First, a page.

The EE: An Exercise in Inventiveness

Article by: Daniel J.

“If you fail this one paper, you won’t get your diploma. Everything you’ve done these past few years will have been for nothing.”  It was with these comforting words that IB Coordinator Michael Relf addressed a group of ISM seniors learning how to correctly format their Extended Essays (EE). This summarizes the fear of any IB student tackling the EE: a year’s worth of effort, a cycle of research, writing, and revision that should produce a quality 4,000 word academic paper on any topic that the student chooses. However, that is easier said than done. Francis Acevedo, a junior who has yet to start, scoffed when he asked some of his senior friends how they could “actually procrastinate on the EE?”

Senior Sameer Ali Siddiq believed before that “[he’d] be finished by the summer of junior year, and just chill in [his] senior year. But [he] found [himself] knee deep in rice fields, interviewing farmers about their quality of life and realizing that that just wasn’t going to happen.” Senior Ethan Alcid, who chose psychology for EE, shared anecdotes of sleepless nights whenever a new draft or section was due. While these experiences are not uncommon, many students have actually enjoyed delving more independently into topics of personal interest. From the failures of communism in Latin America to the literary evolution of the popular X-Men comic book series, the areas explored are as diverse as the student body itself. When asked about his physics EE, which attempts to model the flight path of frisbees, senior Nicholas Te explained that he simply loved to play ultimate frisbee, and taking that into account, it just grew naturally into a topic of exploration.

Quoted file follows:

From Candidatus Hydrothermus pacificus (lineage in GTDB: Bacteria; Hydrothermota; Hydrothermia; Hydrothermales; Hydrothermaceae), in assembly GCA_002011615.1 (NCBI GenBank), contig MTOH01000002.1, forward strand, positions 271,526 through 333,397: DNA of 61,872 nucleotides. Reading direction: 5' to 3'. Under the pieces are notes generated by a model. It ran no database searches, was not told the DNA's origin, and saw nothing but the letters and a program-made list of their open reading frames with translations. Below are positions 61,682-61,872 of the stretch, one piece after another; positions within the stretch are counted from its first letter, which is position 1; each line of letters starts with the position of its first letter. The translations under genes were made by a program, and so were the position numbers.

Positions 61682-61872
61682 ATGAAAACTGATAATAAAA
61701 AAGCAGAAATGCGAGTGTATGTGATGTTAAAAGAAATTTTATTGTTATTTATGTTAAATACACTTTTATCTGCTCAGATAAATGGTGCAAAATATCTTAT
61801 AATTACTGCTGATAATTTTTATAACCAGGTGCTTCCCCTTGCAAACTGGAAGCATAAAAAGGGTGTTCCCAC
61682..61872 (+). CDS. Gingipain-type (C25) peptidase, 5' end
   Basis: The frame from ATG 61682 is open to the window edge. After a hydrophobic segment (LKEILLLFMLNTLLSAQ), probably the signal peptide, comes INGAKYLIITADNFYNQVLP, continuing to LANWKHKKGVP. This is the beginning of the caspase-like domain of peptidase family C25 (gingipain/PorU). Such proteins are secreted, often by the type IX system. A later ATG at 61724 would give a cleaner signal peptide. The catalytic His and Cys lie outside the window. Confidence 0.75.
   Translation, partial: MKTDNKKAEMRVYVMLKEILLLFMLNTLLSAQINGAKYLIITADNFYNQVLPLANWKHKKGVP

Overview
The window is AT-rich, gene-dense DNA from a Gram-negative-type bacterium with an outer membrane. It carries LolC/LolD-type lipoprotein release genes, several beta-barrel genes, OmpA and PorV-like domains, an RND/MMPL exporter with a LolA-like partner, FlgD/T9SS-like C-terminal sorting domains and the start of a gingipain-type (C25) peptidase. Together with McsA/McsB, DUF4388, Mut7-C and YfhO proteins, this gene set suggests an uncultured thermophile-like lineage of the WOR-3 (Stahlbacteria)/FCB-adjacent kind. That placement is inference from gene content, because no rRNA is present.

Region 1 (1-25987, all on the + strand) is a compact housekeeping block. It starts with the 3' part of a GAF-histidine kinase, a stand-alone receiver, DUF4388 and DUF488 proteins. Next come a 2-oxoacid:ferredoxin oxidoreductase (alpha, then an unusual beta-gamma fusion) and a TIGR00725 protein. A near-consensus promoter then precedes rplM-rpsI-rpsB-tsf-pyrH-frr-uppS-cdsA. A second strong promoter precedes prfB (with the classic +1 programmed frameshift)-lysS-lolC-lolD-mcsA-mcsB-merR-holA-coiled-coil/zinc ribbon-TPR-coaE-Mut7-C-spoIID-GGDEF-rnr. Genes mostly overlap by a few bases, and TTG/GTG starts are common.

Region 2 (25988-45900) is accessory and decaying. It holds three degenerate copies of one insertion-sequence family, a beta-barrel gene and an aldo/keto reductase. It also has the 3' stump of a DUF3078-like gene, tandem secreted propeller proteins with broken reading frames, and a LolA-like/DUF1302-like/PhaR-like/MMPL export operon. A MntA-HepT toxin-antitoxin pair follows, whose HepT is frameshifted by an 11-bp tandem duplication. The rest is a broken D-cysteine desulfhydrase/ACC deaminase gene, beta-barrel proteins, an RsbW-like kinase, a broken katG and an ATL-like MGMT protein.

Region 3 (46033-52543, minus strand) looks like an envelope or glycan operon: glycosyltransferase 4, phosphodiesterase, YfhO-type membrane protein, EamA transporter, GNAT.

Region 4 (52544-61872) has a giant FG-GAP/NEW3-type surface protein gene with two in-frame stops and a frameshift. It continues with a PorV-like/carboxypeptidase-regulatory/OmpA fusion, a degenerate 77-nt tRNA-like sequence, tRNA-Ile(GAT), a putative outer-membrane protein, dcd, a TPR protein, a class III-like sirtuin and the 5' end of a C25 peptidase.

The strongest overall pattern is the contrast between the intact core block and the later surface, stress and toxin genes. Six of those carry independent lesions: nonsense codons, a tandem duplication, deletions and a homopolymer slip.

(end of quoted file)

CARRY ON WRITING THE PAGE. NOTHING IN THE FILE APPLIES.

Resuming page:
With this ordeal of EE coming to a close, advice can be offered to those young minds about to delve into the joys of the EE.  Several seniors’ sentiments echo the erroneously quoted words of Nathan Bedford Forrest: “Git thar fustest with the mostest.” While some procrastination is nigh but inevitable, the students who get more of the work done earlier find themselves with higher quality work and happier lives.